The Art of Voting: Christie’s Empowers U.S. Citizens to Vote

Shreeya Maskey
Published on

On Tuesday, November 3rd, U.S. citizens had the opportunity to shape the future and elect their next president. To encourage every American to exercise their right to vote, Christie’s exhibited five works in a virtual show called The Art of Voting. Due to the COVID-19 pandemic, this event was held entirely online from October 22nd, 2020 through November 3rd.

“We want to do our part this voting season by utilizing our digital space to provide illustrated voting instructions that ensure correct, straightforward, and timely voting practices,” Christie’s wrote on their website.

Artists such as Robyn Blair Davidson, Jojo Anavim, Theo MiGHTY, KESH, and Ryan Bock collaborated with the auction house to employ the power of visual art. The presented works focused on getting out the vote.

Robyn Blair Davidson (B. 1986, Potomac, MD.), VOTE, 2020. Image from Christie’s.
Robyn Blair Davidson (B. 1986, Potomac, MD.), VOTE, 2020. Image from Christie’s.

Best known for her depictions of candy treats and everyday objects, Robyn Blair Davidson uses a whimsical style in her prints. Describing her vibrant works, she states that her candy selections and color choices are “intended to bring the viewer back to nostalgic happy times and to encourage them to look to the future with that same positive energy.”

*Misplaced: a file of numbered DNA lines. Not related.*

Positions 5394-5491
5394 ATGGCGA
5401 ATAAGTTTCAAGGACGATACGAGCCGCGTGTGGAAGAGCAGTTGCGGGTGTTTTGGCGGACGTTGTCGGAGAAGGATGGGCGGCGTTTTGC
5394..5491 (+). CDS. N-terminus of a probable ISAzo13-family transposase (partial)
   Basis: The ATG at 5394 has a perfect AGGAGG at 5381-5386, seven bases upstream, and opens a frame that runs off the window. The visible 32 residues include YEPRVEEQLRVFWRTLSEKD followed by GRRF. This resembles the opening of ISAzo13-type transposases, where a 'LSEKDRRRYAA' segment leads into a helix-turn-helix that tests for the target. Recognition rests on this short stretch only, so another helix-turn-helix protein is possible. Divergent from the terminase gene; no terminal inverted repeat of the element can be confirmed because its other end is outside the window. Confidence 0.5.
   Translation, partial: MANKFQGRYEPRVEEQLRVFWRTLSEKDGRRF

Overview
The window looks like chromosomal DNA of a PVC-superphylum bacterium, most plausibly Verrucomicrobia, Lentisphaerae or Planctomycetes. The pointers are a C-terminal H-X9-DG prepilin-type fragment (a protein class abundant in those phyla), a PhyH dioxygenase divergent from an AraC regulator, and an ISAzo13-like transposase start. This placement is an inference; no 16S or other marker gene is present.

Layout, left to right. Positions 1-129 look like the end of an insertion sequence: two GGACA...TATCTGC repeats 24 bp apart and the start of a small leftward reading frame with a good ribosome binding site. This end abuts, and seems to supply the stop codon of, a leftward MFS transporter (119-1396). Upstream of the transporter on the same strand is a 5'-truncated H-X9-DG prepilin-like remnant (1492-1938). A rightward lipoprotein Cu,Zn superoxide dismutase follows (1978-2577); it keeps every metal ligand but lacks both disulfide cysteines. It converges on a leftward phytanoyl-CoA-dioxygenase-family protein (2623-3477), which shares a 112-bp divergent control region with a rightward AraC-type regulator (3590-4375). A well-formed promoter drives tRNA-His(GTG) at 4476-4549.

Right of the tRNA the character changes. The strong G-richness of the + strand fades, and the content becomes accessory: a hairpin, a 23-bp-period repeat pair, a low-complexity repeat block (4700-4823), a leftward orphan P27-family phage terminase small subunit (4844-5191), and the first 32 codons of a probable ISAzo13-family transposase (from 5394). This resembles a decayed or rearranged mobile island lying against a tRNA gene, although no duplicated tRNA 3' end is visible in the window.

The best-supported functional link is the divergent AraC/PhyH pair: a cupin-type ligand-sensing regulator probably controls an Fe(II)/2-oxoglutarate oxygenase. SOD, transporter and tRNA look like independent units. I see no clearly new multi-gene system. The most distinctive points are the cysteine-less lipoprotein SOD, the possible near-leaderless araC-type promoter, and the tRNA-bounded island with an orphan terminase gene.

Her works are mainly based on humor and hope. Davidson’s Vote, for instance, was created to encourage voter participation and build a better future for all. The artist believes that democracy works better when everyone participates.

Jojo Anavim (B. 1985, New York), I Want YOU to Vote!, 2020.  Image from Christie’s.
Jojo Anavim (B. 1985, New York), I Want YOU to Vote!, 2020.  Image from Christie’s.

Jojo Anavim is an American contemporary artist who got his start with advertising campaigns and billboards for companies such as Sephora and W Hotels. Drawing inspiration from American commercial culture, his works combine vintage collage with Pop-style art. His artistic approach is similar to Andy Warhol’s style, which is why he is often known as the “Andy Warhol of the Snapchat generation.”

Theo MiGHTY (B. 1990, Queens, NY), No Room for the Panther, 2020. Image from Christie’s.
Theo MiGHTY (B. 1990, Queens, NY), No Room for the Panther, 2020. Image from Christie’s.

Theo MiGHTY’s affinity for contrasting light and dark tones can be seen in most of his works. The artist’s interest in Black American history also serves as a recurring subject for his oil paintings. This exhibition showcased MiGHTY’s No Room for the Panther, as well as works from illustrator KESH and contemporary painter Ryan Bock.

“With a longtime flagship saleroom in the heart of New York City at Rockefeller Center, our aim is to create an online hub and resource to clarify the voting process for New York voters and to make sure that their voices are heard,” Christie’s wrote. This engagement from a major auction house may set a precedent for elections to come.

Find continued coverage of the U.S. elections on Auction Daily.